Density gradient separations with for example, Ficoll, combined with elimination of erythrocytes using isotonic ammonium chloride lysis method have been applied (10). The advantages of these approaches are simplicity and lower costs. However, these techniques typically have unacceptably high cell losses and thus lack sensitivity. Several platforms, including filter-based micro-devices, or microfluidic devices, using size as the capture method have been described (11, 12). Given their heterogeneity, it is not clear that large size is a sufficient criterion to capture all CMC. Dielectrophoretic forces have been applied, and cells of different types have been separated, without interfering with their viability, according to their dielectric and hydrodynamic flow properties (13). These approaches may be applicable to CMC but have not yet been effectively applied clinically.
Immunomagnetic – Positive Selection
Circulating melanoma cells have been positively selected using immunomagnetic cell enrichment technique with antibody to, for example, the high molecular weight-melanoma-associated antigen (HMW-MAA). Cells isolated have been assessed for BRAF status (14). CellSearch® technology has also been applied to CMC (15). Magnetic particles are tagged with antibodies against the melanoma-associated cell-surface antigen CD146 and captured in a magnet. These cells are detected using microscopy by fluorescently tagged antibody to HMWMAA (15). The caveat of this technology is the non-specificity of the capture antigen. CD146 is also expressed on circulating endothelial cells. It is also not known whether all CMC express CD146. Hence, sensitivity of this approach is unclear. Multiple antibody-bound beads were suggested to increase the sensitivity of positive selection of CMCs, however, the approach may add to the complexity of the microscopic image analysis and interpretation (16).
Immunomagnetic – Negative Selection
Negative immunomagnetic selection is an attractive approach for isolating CMC in the absence of reliable CMC surface markers. Antibodies tagged with magnetic particles against CD45 antigen present ubiquitously on leukocytes are used to magnetically deplete a blood sample of white cells. These remaining non-magnetic cells are analyzed for CMC with melanocyte-associated markers, such as Melan-A/MART-1, HMB-45, and S100B. The advantage of this technique is unbiased capture of non-leukocytic cells, and disadvantage is lower purity of the CMC due to less than 100% capture of leukocytes. Negative separation has been successfully used to isolate CMC, and also offers the possibility of molecular characterization (17, 18). Although CMC prepared by this method are not pure, due to less than complete depletion of leukocytes, this disadvantage may be outweighed by the presumed complete capture of all types of CMC.
Automated Cytometric Methods
Flow cytometry methods using antibodies against melanocyte determinant have been used to identify and capture CMC. However, the throughput is low, and the rarity of CMC make this technique by itself less practical (19). High speed scanning microscopy techniques such as fiber-optic based automated scanning technology and laser microdissection may be used in identifying and enumerating CMC that are identified with fluorescently tagged melanocyte-associated markers (20, 21). Combining these technologies with unique chip-based substrates has made possible the molecular characterization of single melanoma cells (21).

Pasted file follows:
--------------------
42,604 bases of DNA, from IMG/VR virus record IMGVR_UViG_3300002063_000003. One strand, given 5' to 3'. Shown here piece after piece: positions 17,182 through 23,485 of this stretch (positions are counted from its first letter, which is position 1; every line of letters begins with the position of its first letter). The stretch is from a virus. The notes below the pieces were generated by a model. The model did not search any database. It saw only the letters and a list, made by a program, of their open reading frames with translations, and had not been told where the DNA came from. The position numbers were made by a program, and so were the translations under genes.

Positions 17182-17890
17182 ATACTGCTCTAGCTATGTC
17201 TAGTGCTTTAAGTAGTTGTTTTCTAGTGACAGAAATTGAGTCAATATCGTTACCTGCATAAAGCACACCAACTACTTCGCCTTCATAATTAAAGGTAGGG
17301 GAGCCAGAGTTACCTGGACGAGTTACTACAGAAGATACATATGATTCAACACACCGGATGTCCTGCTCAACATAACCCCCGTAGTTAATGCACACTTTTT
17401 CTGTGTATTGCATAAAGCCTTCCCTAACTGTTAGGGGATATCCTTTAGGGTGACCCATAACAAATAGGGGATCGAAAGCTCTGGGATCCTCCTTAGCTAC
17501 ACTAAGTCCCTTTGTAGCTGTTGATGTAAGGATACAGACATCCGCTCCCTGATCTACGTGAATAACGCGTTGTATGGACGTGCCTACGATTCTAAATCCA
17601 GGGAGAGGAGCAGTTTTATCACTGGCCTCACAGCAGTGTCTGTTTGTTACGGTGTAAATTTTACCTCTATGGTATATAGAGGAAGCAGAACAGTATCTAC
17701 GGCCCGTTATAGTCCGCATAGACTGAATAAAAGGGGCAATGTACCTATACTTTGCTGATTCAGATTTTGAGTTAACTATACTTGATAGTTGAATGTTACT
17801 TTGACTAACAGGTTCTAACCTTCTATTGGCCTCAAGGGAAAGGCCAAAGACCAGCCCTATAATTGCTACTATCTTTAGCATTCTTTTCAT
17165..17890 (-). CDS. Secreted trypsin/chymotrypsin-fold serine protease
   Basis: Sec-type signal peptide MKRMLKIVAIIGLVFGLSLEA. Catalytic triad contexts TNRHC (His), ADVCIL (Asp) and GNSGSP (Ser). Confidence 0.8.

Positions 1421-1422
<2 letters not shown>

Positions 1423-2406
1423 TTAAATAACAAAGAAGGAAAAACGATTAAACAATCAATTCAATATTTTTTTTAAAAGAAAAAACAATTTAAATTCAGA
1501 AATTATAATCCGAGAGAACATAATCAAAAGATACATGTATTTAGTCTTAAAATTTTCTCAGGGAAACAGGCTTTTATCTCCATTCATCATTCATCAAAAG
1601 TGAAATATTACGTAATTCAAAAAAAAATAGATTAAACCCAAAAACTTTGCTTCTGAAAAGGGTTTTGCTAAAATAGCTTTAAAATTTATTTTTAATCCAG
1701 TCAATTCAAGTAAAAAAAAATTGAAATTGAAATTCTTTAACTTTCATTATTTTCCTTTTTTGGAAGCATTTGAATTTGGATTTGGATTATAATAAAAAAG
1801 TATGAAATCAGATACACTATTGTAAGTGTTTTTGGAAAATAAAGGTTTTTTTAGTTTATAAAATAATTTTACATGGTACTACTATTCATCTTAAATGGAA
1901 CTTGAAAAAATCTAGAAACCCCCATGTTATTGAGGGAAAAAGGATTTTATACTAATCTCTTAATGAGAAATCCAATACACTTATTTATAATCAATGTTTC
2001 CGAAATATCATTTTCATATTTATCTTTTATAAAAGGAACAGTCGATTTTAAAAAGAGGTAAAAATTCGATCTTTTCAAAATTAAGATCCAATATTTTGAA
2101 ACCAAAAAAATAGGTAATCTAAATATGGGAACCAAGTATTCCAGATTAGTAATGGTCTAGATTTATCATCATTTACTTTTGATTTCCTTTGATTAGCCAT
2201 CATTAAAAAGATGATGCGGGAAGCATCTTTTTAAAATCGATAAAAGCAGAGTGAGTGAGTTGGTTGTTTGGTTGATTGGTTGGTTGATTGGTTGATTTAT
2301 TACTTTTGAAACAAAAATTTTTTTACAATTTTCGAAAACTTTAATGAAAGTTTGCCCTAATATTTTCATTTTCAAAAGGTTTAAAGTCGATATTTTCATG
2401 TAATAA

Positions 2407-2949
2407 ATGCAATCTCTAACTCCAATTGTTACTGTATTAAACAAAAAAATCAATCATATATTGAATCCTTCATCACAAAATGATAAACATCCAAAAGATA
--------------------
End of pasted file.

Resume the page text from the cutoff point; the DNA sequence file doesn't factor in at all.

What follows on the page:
Polymerase chain reaction-based approaches to enumerate rare and heterogeneous CMC have demonstrated promise but do not allow for morphologic or molecular analysis of specific cell populations. Although cytometric approaches are in clinical use in the management of patients with carcinomas, the development of similarly approved technology for CMC has proven challenging because of the lack of specific, cell-surface, CMC capture antigen(s). Analysis of the captured cells, such as the identification of molecular targets or special biological characteristics, with current methods can also be cumbersome. Thus, there remains a need for the development of a reliable, efficient platform to isolate, enrich, and characterize CMC in blood. Molecular assessments are now impacting melanoma management. Given the multitude of therapeutic targets emerging, whole genome sequencing adapted to enriched CMC obtained from peripheral blood samples will be necessary for meaningful evaluation of therapeutic directions, and given tumor heterogeneity, it will most likely need to be aimed at the single cell level.
The authors would like to thank Dr. Ernest C. Borden and Dr. Ronald A. Conlon for helpful suggestions with the manuscript.
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Citation: Joshi P, Zborowski M and Triozzi PL (2013) Circulating melanoma cells: scoping the target. Front. Oncol. 3:189. doi: 10.3389/fonc.2013.00189
Received: 03 June 2013; Accepted: 07 July 2013;
Published online: 12 August 2013.
Edited by:Mike Eccles, University of Otago, New Zealand
Reviewed by:Mel Ziman, Edith Cowan University, Australia
Copyright: © 2013 Joshi, Zborowski and Triozzi. This is an open-access article distributed under the terms of the Creative Commons Attribution License (CC BY). The use, distribution or reproduction in other forums is permitted, provided the original author(s) or licensor are credited and that the original publication in this journal is cited, in accordance with accepted academic practice. No use, distribution or reproduction is permitted which does not comply with these terms.